The new St. Paul Fire Department headquarters and Station 1 is now named The William and Alfred Godette Memorial Building. It was formally commissioned and opened September 10.
Brothers William and Alfred Godette joined the Capitol City’s fire department over a century ago. Older brother William joined in 1885 and rose through the ranks to captain during his 41 years of service. Younger brother Alfred joined later, in 1909, and died fighting a fire in 1921.
The Godette brothers were two of an estimated 20 Black firefighters at the time who worked mostly separate from their White counterparts. “At the time they worked here, the department was segregated,” explains Al Boney, who has been a St. Paul firefighter since 2002.
“They weren’t allowed to work at any of the other stations, and probably didn’t come to [fire] headquarters often.”
St. Paul Mayor Chris Coleman spoke at the commissioning ceremony for the new $15 million headquarters and fire station attended by over 100 persons, including direct descendents of the Godettes. “William was the first Black lieutenant and captain in the St. Paul Fire Department,” Coleman said, “and the first Black captain in the nation.
“His younger brother Alfred joined the department in 1909 and was later promoted to pipeman. He was killed in the line of duty in December 1921, responding to an alarm. We should always remember what they meant to the department and how many doors they opened for others,” said Coleman.
“It’s pretty fascinating history that was lost and recently discovered,” admits Boney. Almost two years ago, he recalls, “I stumbled upon a photo in the history room at Fire Station No. 9 and came across a picture from 1920 of an all-Black crew [of 10 firemen]. That led me on this investigation to find out who these people were and the story behind them. The more I found out, the more incredible the story became.”
St. Paul NAACP President Nathaniel Khaliq, himself a retired Black firefighter, said he wrote letters on behalf of the branch to both Coleman and St. Paul Fire Chief Timothy Butler in support of naming the new building after the Godette brothers. “We want to thank the mayor and the chief for having the courage, vision and the wisdom to acknowledge the dedication and commitment of these two brothers,” he said.
On naming the new building after the two brothers, Khaliq said, “It’s appropriate because their history was buried from many of us when I joined in 1981. It’s an opportunity for many of the young folk to see these two brothers as an inspiration. We can only imagine what they went through at that time in our history, but they hung in there and served [the city] well. They all will know that many of us, especially the Godette brothers, were a part of that history.”
Annette McGee Wright, great-granddaughter of William and great-grandniece of Alfred, said that her late mother spent the later part of her life, before she passed away in 1988, researching family background.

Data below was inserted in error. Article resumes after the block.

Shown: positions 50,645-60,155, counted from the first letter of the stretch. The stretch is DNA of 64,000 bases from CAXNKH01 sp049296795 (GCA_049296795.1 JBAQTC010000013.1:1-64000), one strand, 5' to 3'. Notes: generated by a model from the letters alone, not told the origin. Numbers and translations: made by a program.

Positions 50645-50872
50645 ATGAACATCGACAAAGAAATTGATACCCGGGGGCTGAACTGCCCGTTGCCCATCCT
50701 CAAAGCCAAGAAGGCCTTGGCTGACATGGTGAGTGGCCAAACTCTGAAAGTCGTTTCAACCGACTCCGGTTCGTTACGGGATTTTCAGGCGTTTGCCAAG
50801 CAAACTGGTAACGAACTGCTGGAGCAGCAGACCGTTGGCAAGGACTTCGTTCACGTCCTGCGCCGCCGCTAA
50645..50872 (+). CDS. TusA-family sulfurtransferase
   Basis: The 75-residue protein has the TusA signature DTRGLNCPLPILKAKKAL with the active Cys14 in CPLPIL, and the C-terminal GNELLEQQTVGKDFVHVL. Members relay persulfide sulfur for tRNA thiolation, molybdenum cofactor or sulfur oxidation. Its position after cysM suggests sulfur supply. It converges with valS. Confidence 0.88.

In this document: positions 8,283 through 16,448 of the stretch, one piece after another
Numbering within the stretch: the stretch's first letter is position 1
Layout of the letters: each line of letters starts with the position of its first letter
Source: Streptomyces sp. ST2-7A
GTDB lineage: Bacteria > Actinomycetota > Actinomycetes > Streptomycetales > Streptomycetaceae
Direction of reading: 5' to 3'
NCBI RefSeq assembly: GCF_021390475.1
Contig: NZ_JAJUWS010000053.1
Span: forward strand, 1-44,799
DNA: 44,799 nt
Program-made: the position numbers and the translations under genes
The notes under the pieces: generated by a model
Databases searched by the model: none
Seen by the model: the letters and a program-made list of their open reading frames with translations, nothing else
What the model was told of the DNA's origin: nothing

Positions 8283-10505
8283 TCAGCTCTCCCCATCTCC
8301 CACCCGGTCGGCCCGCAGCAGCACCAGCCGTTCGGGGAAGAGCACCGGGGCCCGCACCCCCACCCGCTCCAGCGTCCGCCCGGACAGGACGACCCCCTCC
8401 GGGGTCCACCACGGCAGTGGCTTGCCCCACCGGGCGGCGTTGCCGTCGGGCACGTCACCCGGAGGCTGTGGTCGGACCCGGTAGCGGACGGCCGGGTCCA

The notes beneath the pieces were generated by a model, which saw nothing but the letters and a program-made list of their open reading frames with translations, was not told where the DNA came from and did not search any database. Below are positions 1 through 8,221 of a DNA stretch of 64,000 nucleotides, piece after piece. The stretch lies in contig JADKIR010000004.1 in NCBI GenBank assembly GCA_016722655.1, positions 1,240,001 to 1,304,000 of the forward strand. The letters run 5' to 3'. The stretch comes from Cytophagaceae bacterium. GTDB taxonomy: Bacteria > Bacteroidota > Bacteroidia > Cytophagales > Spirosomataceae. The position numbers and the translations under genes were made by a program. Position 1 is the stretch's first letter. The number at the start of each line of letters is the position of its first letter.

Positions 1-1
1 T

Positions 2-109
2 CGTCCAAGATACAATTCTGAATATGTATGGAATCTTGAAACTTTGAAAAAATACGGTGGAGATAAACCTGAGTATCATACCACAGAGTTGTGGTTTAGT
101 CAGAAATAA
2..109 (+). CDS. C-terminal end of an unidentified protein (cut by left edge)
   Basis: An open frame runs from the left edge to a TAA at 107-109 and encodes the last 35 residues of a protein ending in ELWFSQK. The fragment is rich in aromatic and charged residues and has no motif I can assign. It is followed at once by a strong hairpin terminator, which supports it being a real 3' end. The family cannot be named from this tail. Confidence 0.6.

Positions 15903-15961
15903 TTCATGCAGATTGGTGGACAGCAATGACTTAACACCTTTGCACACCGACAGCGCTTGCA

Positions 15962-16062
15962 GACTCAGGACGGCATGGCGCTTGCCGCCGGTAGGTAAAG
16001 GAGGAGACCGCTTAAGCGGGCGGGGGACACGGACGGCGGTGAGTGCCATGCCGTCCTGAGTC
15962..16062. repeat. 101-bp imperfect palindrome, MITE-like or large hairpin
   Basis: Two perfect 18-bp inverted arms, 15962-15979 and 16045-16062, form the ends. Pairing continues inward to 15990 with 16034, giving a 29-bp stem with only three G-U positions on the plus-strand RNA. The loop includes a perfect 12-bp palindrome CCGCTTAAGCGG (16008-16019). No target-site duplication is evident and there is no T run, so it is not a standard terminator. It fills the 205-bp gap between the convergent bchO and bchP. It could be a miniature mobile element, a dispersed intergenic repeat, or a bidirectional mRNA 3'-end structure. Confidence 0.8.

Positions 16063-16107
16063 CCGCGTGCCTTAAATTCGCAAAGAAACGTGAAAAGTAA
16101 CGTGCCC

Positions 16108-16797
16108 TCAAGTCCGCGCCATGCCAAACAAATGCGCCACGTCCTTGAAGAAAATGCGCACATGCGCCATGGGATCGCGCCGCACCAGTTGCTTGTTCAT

Inspired by Alex Haley’s Roots, she “gathered a lot of raw data” on their ancestors’ rich but hidden history.
Before becoming firemen, the brothers Godette worked a variety of jobs, including cattle rancher (William) and expert draftsman (Alfred). “Both were well educated,” Wright said proudly. “Both of these men [as firefighters] gave dedicated service and sacrifice, with Alfred making the greatest sacrifice – his life. May this building be a symbol of the best fire department to protect life and property in St. Paul, and may it be a symbol of fairness.”
“We knew all about ‘Captain Billy’s’ contributions, but now more people outside of his era and time know,” added Wright’s sister, Frances McGee Cromartie.
“I [am] very grateful to the City of St. Paul to name their headquarters after my great-great grandfather,” said Chris Adams, one of four great-great grandchildren who live in St. Paul.
The Godettes “represent the values and virtues that all firefighters and all public servants should exemplify,” said Chief Butler. By naming the department headquarters after them, he added, “I believe that will bring some healing and some understanding to our department about our history and the contributions the Black firefighters have made”
“As we move into the 21st century, to move into the new fire headquarters [named] after two Black firefighters is a milestone,” Fire Captain Darrill Berry pointed out.
“We’re not always recognized [for] the work that African Americans have put into this profession over the years,” said Michael Perry, a 12-year veteran Minneapolis fireman who was among several Black firefighters from both Twin Cities at the ceremony.
“It is really special to finally get some sort of recognition for the service that African Americans have done,” added fellow Minneapolis fireman Timothy Baynard.
“It’s a good statement,” said Minneapolis Fire Capt. Melanie Rucker.
Khaliq concluded, “I think everybody wins in this, not only for our [Black] children to know about the history of these brothers and what they endured, but also children of other races need to know that back then the fire department wasn’t just made up of the Irish, Swedes and the Italians. There were some brothers who also paid their dues.”
Charles Hallman welcomes reader responses to challman@spokesman-record er.com.